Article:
Approximately 8% of 9- and 10-year-old children in the United States report having suicidal thoughts, and 2 in every 100 report a suicide attempt.

The nationally representative observational study of 7994 9- to 10-year-old children identified a series of risk and protective factors associated with childhood suicidality. Such factors, the authors note, can be used to identify vulnerable children and plan interventions to bolster their mental health.

“I think the rate of suicidality is one of our most important findings, particularly because it is more frequent than anybody anticipated,” Sophia Frangou, MD, PhD, told Medscape Medical News. “But the conditions that make suicidality more or less likely were also interesting to us, specifically because these risks and protective factors are modifiable.

“There’s very little that was actually known about suicidality in children. All previous samples have been in adolescents aged 14 and older. I think this is the only study that has a general epidemiological approach to this phenomenon,” added Frangou, professor of psychiatry, Icahn School of Medicine at Mount Sinai, New York City.

The study was published online March 11 in Lancet Psychiatry. It follows the February 7 publication of a similar analysis in JAMA Open Network that used the same dataset.

Second Leading Cause of Death

The rate of suicide has been steadily increasing in US children and adolescents. Suicide is the second-leading cause of death among children and youth between the ages of 10 and 14 years.

Previous research has shown that suicidal thoughts and behaviors in childhood predict adult psychiatric morbidity and mortality and may serve as markers of vulnerability to poor mental health throughout adulthood.

Identifying children who experience suicidal thoughts and who engage in suicidal behaviors, coupled with interventions to minimize the risk associated with these thoughts and behaviors, may play a critical role in shifting children’s developmental trajectories toward healthier outcomes.

Previous research in adults has identified a number of risk factors for suicidal thoughts and behaviors. These factors, which tend to reflect higher levels of psychosocial adversity, psychopathology, and medical morbidity, have also been observed in adolescents. Nevertheless, data from large-scale epidemiologic studies regarding younger children are lacking.

“This knowledge gap is important because age could substantially influence how suicidal ideas and behaviors are reported and the nature of risk and protective factors involved,” the investigators write. Identifying such protective factors and correlated interventional strategies may stem the risk for suicide in school-age children, they add.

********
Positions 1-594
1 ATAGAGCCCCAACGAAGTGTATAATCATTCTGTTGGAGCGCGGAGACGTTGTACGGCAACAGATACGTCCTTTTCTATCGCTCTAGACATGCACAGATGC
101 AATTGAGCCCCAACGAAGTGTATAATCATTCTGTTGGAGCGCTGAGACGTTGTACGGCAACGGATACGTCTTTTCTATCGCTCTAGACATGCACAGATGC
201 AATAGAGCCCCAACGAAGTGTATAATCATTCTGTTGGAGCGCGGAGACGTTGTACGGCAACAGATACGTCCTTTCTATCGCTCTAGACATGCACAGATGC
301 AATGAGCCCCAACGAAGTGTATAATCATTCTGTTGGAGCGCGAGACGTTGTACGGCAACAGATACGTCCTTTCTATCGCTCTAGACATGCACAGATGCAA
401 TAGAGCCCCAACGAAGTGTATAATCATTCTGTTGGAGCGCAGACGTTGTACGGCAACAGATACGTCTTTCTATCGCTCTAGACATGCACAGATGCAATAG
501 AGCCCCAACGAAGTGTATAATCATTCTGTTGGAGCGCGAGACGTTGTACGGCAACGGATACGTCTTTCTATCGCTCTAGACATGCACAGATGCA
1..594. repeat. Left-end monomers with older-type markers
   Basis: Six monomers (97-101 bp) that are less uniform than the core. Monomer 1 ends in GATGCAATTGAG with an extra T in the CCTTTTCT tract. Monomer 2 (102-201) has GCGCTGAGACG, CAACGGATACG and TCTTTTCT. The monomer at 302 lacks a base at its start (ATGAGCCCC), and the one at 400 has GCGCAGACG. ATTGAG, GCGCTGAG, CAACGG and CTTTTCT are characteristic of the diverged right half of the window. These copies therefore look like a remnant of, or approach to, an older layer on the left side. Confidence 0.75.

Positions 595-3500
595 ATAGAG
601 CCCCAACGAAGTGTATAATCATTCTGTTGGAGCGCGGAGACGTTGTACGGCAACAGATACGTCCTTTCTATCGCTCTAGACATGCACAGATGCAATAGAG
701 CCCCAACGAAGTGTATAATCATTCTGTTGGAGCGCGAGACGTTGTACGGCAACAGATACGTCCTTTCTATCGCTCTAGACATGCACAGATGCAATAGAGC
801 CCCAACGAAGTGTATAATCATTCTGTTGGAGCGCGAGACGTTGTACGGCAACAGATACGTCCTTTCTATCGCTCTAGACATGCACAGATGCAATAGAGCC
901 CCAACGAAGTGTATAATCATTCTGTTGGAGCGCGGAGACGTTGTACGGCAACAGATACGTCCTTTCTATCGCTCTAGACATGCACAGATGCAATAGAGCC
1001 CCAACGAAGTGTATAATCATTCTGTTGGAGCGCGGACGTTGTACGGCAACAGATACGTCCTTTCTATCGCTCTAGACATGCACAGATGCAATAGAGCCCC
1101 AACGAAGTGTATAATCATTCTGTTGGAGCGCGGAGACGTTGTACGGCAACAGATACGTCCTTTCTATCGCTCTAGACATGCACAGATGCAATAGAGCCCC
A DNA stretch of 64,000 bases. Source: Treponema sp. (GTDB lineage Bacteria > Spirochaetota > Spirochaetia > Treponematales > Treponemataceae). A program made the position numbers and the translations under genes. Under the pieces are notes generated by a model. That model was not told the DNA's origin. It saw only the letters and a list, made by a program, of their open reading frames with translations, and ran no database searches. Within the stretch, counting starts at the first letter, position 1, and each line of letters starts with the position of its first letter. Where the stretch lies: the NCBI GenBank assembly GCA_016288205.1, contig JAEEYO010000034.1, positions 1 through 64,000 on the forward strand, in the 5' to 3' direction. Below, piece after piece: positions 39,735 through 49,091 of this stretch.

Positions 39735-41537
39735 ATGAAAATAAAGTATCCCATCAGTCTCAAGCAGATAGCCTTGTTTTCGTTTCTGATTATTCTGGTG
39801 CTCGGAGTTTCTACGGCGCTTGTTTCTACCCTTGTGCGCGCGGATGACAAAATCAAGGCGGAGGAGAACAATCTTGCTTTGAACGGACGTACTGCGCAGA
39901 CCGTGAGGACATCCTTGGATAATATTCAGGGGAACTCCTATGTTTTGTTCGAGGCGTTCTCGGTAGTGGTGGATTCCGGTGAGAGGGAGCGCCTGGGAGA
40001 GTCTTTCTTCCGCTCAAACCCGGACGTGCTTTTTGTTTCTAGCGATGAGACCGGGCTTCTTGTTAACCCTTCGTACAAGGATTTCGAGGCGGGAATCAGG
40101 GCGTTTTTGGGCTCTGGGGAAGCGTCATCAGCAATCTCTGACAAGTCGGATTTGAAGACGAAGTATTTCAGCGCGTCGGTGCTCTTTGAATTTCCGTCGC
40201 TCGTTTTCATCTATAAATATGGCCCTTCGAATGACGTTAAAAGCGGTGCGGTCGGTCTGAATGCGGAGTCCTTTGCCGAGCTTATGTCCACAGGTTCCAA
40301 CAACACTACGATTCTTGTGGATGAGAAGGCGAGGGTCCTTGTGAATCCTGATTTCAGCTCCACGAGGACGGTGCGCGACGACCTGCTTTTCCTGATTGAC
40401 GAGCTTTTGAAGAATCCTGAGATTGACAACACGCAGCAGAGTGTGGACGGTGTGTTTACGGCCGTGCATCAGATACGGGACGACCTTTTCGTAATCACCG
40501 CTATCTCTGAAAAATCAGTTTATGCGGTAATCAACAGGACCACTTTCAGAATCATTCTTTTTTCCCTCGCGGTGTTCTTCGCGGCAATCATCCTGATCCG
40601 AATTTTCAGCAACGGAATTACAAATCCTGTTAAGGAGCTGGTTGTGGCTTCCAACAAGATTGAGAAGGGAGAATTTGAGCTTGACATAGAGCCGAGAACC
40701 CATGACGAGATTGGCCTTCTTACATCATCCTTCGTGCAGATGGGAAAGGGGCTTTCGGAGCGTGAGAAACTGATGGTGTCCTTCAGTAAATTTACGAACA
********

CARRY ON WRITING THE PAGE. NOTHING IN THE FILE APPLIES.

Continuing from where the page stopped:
For the study, investigators turned to data from the Adolescent Brain and Cognitive Development (ABCD) study, the largest available population-based sample of 9- and 10-year-olds living in the United States.

Using the ABCD cohort, the researchers set out to identify and rank risk factors and protective factors for childhood suicidal thoughts and behaviors across multiple domains, including mental and physical well-being, brain imaging, behavioral and cognitive characteristics, and social and family environment.

“Generally speaking, suicidality in children ― either ideation or behavior ― is relatively rare. It’s only in a large sample where you can begin to see how suicidality behaves in a general population of children,” said Frangou.

More Screen Time Detrimental

As part of the analysis, the researchers evaluated suicidal thoughts and behaviors in each child via independent reports based on the Kiddie Schedule for Affective Disorders and Schizophrenia for DSM-5 (KSADS-5). The KSADS-5 assesses a variety of features regarding suicidal ideation, suicidal planning, and suicide attempts.

Using risk factors for suicidal ideation/behaviors that had been identified in previous literature, the investigators selected a number of potential variables related to neighborhood environment, parental characteristics, family function, prenatal and obstetric history, physical and mental well-being, cognitive ability, and children’s behavioral traits.

The final study sample included 7994 unrelated children (mean age, 9.9 years; 53% boys) for whom complete data on both child-reported and caregiver-reported suicidal thoughts and behaviors were available.

Of this group, 673 children (8.4%) reported any past or current suicidal ideation. Seventy-five (0.9%) had any past or current suicidal plans, and 107 (1.3%) had any past or current child-reported suicide attempts.